US8269525B2 - Logic cell having reduced spurious toggling - Google Patents

Logic cell having reduced spurious toggling Download PDF

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US8269525B2
US8269525B2 US12/620,042 US62004209A US8269525B2 US 8269525 B2 US8269525 B2 US 8269525B2 US 62004209 A US62004209 A US 62004209A US 8269525 B2 US8269525 B2 US 8269525B2
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input
logic
operatively coupled
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clock
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Omid Rowhani
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ATI Technologies ULC
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    • HELECTRICITY
    • H03BASIC ELECTRONIC CIRCUITRY
    • H03KPULSE TECHNIQUE
    • H03K19/00Logic circuits, i.e. having at least two inputs acting on one output; Inverting circuits
    • H03K19/0008Arrangements for reducing power consumption
    • HELECTRICITY
    • H03BASIC ELECTRONIC CIRCUITRY
    • H03KPULSE TECHNIQUE
    • H03K3/00Circuits for generating electric pulses; Monostable, bistable or multistable circuits
    • H03K3/01Details
    • H03K3/012Modifications of generator to improve response time or to decrease power consumption
    • HELECTRICITY
    • H03BASIC ELECTRONIC CIRCUITRY
    • H03KPULSE TECHNIQUE
    • H03K3/00Circuits for generating electric pulses; Monostable, bistable or multistable circuits
    • H03K3/02Generators characterised by the type of circuit or by the means used for producing pulses
    • H03K3/027Generators characterised by the type of circuit or by the means used for producing pulses by the use of logic circuits, with internal or external positive feedback
    • H03K3/037Bistable circuits

Abstract

A disclosed integrated circuit logic cell includes a clock input operative to receive a clock input from a clock tree of the integrated circuit, and clocking circuitry, internal to the logic cell, operative to place a plurality of clock nodes, within the logic cell, in a logical off state in response to a predetermined logic state of the logic cell, thereby preventing the clock nodes from toggling during the predetermined logic state of the logic cell. The integrated circuit logic cell includes primary logic circuitry, internal to the logic cell, operatively coupled to the clocking circuitry which is operatively coupled to an input of the primary logic circuitry. The clocking circuitry provides clock outputs operatively coupled to the clock nodes which are within the primary logic circuitry, and is operative to control the clock outputs in response to the predetermined logic state.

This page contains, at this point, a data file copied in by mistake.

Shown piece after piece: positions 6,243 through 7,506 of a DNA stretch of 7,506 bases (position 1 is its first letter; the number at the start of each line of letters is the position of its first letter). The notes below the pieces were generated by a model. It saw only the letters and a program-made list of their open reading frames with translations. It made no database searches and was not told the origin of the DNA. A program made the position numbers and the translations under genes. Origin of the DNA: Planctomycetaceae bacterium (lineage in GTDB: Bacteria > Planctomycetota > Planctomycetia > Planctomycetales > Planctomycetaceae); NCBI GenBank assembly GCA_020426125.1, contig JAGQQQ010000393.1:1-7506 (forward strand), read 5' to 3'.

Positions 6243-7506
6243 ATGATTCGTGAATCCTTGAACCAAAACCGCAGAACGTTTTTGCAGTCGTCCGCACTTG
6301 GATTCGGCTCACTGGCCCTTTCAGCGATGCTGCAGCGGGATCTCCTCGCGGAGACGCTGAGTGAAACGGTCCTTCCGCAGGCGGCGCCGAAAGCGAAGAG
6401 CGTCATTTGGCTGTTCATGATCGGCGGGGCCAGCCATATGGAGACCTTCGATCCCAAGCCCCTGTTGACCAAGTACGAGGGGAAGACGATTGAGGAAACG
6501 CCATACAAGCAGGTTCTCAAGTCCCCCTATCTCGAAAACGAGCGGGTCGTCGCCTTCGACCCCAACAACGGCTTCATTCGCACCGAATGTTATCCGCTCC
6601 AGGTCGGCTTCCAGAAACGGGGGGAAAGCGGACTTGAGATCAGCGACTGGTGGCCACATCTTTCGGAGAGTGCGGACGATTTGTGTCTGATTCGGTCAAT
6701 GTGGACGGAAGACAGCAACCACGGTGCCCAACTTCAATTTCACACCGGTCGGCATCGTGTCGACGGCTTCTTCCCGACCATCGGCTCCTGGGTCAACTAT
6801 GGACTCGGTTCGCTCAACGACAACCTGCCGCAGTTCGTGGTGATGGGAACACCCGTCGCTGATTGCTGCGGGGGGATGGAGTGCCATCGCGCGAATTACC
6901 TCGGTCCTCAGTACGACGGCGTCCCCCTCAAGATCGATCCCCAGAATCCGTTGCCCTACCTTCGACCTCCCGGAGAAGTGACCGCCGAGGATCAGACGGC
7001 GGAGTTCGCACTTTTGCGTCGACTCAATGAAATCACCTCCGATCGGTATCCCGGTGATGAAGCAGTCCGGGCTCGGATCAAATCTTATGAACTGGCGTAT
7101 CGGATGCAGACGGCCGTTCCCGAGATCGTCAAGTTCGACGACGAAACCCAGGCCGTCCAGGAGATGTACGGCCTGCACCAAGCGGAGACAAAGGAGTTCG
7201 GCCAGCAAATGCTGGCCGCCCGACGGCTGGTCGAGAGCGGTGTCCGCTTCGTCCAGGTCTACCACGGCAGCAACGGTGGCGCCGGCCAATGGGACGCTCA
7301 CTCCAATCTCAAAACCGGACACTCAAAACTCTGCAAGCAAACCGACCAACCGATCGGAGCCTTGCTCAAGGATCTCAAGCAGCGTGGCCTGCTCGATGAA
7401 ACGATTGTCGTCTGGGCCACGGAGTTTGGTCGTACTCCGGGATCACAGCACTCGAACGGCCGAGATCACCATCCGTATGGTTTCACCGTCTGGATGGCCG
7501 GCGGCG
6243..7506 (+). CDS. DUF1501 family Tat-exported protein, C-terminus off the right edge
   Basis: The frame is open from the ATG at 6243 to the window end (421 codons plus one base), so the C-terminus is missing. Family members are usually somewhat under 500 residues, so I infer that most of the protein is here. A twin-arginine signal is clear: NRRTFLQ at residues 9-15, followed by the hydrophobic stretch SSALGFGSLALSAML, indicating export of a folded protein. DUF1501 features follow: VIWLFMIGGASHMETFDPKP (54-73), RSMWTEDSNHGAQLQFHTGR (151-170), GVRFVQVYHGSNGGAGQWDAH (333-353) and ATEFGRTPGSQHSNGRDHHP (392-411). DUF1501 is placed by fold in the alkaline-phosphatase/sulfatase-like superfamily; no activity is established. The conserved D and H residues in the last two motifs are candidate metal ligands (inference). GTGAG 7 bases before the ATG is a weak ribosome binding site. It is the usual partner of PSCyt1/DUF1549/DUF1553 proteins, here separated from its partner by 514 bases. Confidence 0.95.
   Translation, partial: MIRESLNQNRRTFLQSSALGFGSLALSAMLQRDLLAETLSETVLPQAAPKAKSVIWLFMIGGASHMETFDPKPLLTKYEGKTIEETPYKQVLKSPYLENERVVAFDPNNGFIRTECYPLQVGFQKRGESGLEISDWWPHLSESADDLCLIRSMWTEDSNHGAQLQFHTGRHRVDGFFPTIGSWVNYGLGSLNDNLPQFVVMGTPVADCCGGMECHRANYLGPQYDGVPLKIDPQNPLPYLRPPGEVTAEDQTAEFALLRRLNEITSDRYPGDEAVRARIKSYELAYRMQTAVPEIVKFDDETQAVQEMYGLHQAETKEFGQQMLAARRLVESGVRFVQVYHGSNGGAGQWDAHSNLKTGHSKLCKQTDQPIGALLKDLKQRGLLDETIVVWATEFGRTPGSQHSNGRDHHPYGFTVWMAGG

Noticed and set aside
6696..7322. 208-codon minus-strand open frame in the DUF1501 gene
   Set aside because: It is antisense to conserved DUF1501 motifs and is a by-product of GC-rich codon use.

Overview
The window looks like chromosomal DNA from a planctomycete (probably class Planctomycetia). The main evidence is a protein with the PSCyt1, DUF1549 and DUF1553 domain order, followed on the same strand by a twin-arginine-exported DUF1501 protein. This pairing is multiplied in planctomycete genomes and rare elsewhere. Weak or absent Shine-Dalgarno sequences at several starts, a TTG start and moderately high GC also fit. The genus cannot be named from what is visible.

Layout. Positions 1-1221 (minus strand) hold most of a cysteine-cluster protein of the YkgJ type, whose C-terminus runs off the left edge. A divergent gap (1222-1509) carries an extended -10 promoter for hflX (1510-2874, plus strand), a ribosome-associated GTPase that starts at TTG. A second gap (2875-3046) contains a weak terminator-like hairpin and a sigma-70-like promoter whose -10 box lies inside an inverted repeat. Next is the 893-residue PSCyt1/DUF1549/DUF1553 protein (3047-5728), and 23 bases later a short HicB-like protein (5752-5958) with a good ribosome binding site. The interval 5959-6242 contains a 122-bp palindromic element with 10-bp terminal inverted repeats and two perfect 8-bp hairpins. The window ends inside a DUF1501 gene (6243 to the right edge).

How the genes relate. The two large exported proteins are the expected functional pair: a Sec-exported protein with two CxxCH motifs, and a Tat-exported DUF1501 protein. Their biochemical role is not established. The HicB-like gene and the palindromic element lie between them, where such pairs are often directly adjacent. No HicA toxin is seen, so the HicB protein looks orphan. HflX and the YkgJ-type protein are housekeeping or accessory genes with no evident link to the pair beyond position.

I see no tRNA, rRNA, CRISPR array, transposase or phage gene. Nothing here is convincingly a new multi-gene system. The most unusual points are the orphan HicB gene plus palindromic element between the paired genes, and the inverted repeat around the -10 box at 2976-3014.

Description

FIELD OF THE DISCLOSURE

The present disclosure is related to logic circuits having a clock input.

BACKGROUND

Integrated circuits consist of multiple logic circuit elements that each have a power consumption requirement. These logic circuit elements are normally formed on the integrated circuit by an integrated circuit (IC) fabrication system that uses software code and/or data that provides representations of the logic circuit elements which the IC fabrication system may use to position and provide given logic circuit elements at the appropriate point on the IC based on a design. Such logic circuit elements are referred to as “cells,” “logic cells” or “standard cells,” and are used as basic building blocks of an overall IC architecture. An example software code, having executable instructions, used to create such logic cells is the hardware description language (HDL). Also “netlist” languages may be used to specify logic cells and corresponding circuit connectivity on computer-aided design (CAD) systems. In any case, logic cells are small building blocks (i.e. up to about 30 to 40 transistors) that are usually stored in libraries that may be drawn upon to create circuit designs on an IC.

Various techniques and approaches exist for reducing power consumption on integrated circuits. For example, portions of the clock tree within the IC may be gated or switched off by control modules that monitor activity of “logical areas” on the IC, that is, areas that perform a given logical function.